A new publication from Ordered Universe science colleagues Josh Harvey, Hannah Smithson and Rebekah White, inspired, in its first stages, by the collaborative reading of Grosseteste’s On the Generation of Sounds, and its emphases on different types of motion, and the relation of written letters to the shape of the vocal tract in voicing the letter. ‘Hand-Foot Coupling: An Advantage for Crossed Legs‘ is published in Perception, and makes fascinating reading.
Ordered Universe team members Giles Gasper and Joshua Harvey delivered a talk at University of California, Berkeley, on Wednesday this week (16th Jan). Organised by Dr Henrike Lange of the Departments of Art History and Italian at Berkeley, the talk focused on Robert Grosseteste’s treatise On the Generation of Sounds. An excellent example of the way in which the project used interpretative tools from a wide range of disciplines to analyse the implications of this short but beguilingly complex treatise. Continue reading
Ordered Universe team members Giles Gasper (History, Durham) and Joshua Harvey (Psychology and Engineering, Oxford) will be giving a talk, open to the public, at University of California, Berkeley, on January 16th. We’re delighted to have been invited by Dr Henrike Lange, Assistant Professor in the Departments of Art History and Italian, and will be talking about Ordered Universe work on Robert Grosseteste’s treatise On the Generation of Sounds. In particular Continue reading
The Ordered Universe team has been hard at work over the summer, putting together the first volume for a seven-volume series on Robert Grosseteste’s shorter scientific works to be published by Oxford University Press. The first volume incorporates the Continue reading
At the last Ordered Universe symposium the group made its third, and final, collaborative reading of Grosseteste’s treatise De generatione sonorum ‘On the Generation of Sounds’. An intriguing, characteristically dense piece of writing, with the usual editorial conundrums, and a strange beauty to its construction, the DGS also sparked a series of reflections from a modern scientific perspective. The treatise deals with the notion of what sound is, showing Grosseteste’s familiarity with Aristotle’s De anima (probably in the translation by Gerard of Cremona), and human vocal production, showing his knowledge of Augustine (354-430) and Boethius (c.480-524) on music, Priscian (flourished around 500) and Isidore of Seville (c.560-636)on grammar and phonetics. However, as always with these works, the question of Grosseteste’s own interests and observations need to be considered, and not merely from the perspective of how he constructs his treatise and orders his thoughts. Continue reading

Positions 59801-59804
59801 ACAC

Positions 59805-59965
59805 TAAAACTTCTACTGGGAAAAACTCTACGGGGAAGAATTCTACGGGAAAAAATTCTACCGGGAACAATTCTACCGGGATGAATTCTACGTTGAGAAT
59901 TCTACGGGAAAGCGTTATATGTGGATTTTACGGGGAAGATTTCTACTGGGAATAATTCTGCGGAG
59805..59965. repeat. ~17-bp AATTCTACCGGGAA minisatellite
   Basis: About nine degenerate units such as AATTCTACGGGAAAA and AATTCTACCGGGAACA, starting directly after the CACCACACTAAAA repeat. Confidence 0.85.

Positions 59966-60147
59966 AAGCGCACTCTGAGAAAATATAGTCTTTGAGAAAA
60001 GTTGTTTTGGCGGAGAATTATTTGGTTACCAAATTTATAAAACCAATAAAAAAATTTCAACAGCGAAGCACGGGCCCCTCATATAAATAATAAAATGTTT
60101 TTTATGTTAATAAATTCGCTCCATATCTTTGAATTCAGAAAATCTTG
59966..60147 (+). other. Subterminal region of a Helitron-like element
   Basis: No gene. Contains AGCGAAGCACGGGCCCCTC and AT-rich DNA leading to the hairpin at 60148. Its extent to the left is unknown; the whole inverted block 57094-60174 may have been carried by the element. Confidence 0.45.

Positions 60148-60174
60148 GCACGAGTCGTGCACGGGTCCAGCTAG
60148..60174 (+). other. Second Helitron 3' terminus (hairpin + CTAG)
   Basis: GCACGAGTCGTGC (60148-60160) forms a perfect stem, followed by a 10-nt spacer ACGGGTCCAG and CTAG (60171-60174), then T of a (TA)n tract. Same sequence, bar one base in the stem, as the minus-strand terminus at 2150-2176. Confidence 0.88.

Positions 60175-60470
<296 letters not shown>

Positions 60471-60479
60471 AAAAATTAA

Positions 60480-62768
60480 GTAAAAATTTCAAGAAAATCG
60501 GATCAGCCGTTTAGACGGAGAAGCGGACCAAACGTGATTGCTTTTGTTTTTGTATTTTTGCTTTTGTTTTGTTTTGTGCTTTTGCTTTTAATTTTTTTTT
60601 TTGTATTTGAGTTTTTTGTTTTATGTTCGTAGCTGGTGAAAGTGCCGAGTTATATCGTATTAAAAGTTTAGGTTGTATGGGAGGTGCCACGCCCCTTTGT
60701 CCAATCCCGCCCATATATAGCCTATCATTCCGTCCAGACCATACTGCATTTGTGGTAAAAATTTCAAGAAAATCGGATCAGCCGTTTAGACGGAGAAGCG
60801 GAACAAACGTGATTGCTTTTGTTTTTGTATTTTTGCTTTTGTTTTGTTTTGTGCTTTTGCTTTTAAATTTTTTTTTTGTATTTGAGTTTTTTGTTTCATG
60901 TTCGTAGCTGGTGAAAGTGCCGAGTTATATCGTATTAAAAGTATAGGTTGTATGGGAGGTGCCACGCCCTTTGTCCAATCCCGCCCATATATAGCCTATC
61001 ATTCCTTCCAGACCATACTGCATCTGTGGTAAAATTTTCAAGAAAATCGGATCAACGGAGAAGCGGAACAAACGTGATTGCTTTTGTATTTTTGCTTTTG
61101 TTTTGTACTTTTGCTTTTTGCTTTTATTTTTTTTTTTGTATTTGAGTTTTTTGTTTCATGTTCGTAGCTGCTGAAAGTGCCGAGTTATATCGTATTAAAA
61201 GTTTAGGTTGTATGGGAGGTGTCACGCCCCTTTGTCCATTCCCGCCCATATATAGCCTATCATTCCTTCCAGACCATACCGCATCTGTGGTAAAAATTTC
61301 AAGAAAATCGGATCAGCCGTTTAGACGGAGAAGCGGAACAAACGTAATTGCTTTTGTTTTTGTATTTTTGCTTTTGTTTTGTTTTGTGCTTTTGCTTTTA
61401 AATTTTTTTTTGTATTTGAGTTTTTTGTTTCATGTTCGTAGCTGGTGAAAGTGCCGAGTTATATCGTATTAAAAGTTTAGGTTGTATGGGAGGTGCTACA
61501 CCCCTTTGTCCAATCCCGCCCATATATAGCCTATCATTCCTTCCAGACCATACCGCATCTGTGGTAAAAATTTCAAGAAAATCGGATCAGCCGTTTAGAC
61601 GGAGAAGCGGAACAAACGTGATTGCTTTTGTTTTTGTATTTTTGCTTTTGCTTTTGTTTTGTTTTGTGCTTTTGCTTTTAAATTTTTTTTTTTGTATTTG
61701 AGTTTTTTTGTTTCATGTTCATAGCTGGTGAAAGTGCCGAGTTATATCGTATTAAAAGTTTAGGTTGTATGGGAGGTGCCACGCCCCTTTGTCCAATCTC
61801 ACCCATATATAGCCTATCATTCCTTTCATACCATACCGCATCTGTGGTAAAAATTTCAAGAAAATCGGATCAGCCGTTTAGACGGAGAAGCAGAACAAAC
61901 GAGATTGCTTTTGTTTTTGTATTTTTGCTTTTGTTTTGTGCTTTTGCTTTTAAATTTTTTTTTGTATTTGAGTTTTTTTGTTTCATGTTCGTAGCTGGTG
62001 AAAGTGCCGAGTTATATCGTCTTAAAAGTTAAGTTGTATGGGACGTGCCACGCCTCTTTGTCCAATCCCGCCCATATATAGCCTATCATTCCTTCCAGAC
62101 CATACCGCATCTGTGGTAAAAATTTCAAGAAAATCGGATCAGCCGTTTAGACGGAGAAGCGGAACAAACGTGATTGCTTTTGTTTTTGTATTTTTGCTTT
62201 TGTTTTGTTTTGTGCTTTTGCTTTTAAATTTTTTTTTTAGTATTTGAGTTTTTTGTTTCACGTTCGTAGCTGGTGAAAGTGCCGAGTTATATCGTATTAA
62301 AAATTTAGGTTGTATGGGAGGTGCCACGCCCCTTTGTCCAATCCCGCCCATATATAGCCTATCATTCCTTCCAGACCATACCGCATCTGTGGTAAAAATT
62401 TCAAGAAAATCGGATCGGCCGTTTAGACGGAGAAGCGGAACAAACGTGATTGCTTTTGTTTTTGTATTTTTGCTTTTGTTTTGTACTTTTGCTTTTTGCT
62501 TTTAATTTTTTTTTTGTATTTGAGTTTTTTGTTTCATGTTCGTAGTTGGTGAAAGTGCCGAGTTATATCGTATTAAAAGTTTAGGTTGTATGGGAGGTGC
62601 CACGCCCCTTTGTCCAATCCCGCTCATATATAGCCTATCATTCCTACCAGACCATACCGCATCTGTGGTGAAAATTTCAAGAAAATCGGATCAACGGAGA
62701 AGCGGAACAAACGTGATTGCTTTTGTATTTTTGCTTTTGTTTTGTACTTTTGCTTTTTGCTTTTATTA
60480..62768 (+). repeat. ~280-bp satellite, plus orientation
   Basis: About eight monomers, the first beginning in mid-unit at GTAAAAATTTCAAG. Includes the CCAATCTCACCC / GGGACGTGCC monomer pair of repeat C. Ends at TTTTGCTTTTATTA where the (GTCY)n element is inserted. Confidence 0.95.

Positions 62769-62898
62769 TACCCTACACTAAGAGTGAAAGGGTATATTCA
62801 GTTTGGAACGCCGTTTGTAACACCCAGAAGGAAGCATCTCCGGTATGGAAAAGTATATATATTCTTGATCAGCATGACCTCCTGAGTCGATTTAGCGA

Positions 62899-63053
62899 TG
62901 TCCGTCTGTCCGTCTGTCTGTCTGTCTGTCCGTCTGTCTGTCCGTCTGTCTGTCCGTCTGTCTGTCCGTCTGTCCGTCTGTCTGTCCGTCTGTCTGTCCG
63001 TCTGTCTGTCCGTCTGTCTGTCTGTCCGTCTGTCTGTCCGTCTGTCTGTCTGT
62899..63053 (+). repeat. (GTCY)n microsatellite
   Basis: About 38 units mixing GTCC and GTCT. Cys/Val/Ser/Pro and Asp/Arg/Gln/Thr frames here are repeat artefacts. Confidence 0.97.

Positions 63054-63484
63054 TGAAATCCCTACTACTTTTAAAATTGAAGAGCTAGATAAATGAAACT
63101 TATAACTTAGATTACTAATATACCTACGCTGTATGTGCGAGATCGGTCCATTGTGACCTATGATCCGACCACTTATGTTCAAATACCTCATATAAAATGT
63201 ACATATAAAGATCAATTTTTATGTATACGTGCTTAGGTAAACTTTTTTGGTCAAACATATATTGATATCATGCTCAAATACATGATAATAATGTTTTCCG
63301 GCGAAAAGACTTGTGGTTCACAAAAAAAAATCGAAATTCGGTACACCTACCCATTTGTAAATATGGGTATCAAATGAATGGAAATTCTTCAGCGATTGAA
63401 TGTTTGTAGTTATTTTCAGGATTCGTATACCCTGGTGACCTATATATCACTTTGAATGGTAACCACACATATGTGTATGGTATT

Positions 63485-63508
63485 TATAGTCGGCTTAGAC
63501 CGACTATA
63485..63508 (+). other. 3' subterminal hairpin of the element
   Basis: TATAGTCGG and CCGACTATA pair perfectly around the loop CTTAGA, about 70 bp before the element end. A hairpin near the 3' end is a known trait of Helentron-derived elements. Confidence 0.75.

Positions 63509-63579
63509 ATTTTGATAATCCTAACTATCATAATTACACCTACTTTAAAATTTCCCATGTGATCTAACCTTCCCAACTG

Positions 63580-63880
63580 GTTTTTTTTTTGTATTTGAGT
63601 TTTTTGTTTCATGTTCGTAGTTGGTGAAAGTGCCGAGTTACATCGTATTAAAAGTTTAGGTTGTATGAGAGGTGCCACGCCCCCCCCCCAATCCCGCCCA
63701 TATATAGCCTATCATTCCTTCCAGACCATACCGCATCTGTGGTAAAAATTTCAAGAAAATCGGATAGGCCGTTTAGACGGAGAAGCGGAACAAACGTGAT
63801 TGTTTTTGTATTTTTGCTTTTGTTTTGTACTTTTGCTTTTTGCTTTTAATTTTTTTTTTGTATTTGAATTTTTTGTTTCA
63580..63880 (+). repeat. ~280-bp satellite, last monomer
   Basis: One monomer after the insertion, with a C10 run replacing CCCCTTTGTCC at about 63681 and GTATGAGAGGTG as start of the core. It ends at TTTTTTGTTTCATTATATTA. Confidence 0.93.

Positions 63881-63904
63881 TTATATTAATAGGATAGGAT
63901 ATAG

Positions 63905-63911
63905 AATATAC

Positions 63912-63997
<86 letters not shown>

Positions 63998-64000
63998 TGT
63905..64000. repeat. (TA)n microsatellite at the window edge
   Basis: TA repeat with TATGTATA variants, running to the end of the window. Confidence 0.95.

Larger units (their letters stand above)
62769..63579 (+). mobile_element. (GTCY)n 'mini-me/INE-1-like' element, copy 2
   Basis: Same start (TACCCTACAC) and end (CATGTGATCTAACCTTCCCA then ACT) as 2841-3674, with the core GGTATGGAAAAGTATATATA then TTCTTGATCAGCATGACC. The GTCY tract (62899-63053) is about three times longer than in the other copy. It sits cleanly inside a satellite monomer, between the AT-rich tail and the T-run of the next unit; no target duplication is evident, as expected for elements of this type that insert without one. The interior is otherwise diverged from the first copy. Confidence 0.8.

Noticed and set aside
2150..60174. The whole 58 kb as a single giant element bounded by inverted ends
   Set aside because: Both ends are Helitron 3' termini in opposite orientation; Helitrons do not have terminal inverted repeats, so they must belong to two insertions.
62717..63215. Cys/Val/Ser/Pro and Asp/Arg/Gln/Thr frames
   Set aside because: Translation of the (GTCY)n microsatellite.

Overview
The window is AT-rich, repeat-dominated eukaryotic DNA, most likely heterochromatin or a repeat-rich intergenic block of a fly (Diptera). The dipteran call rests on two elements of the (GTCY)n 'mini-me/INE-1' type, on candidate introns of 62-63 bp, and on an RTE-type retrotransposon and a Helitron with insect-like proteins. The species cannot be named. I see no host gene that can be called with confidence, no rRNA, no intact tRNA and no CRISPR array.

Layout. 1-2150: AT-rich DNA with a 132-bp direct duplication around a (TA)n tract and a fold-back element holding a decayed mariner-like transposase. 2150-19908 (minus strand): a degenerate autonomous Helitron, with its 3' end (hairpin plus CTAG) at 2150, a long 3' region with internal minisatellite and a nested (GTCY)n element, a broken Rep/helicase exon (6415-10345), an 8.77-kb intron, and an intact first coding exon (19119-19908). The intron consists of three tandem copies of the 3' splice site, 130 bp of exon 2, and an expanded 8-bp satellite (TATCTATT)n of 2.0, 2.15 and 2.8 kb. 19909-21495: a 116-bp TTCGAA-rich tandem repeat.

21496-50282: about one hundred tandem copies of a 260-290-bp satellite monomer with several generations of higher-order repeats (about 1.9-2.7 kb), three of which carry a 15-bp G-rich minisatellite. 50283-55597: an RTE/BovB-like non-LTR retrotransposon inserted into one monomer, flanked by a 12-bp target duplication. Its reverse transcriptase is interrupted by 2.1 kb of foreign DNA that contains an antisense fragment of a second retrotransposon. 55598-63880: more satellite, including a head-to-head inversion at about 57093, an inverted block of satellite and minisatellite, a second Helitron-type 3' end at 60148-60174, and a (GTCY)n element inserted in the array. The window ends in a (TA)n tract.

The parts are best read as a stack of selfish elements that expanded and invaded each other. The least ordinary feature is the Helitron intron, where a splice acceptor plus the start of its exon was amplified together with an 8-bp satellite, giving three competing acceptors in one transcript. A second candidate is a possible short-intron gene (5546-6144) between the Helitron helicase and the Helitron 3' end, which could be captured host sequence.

The next in the Ordered Universe symposia series starts today. The research group will be taking its final look, at least in session, at the treatises On the Liberal Arts and On the Generation of Sounds (De artibus liberalibus and De generatione sonorum). So, vowel shapes, musical measure, the powers (or not) of astrology, and Grosseteste’s rising familiarity with the De anima of Aristotle. Continue reading
The next Ordered Universe symposium will take place at Bishop Grosseteste University, in Lincoln, 8th-10th April, 2015. Jack Cunningham and his team at BGU will be taking the helm for the symposium, dedicated to the two earliest of Grosseteste’s works, a second series of sessions on the De generatione sonorum, On the Generation of Sounds, and a first outing for the mysterious and rather beautiful De artibus liberalibus, On the Liberal Arts. Continue reading
The final day of the workshop saw the team complete the read-through of the treatise, and the substantial progress on the question of the seven, and five motions. David Howard led off the day with a discussion of acoustic theory, including models of the human vocal tract, and the intriguing vocal tract organ – finally making the vox humana stop on an organ make sense and sound nice! A combination of palaeographical, historical and mathematical insights and observations enabled us to get through the most challenging part of the text, and with the sense of ‘Ah-hah’ to which Ulrike and Tom referred, and which we have almost come to expect. Nader el-Bisri and John Coleman were key to getting us started, but the final sections were a real vindication of the collaborative reading process. Continue reading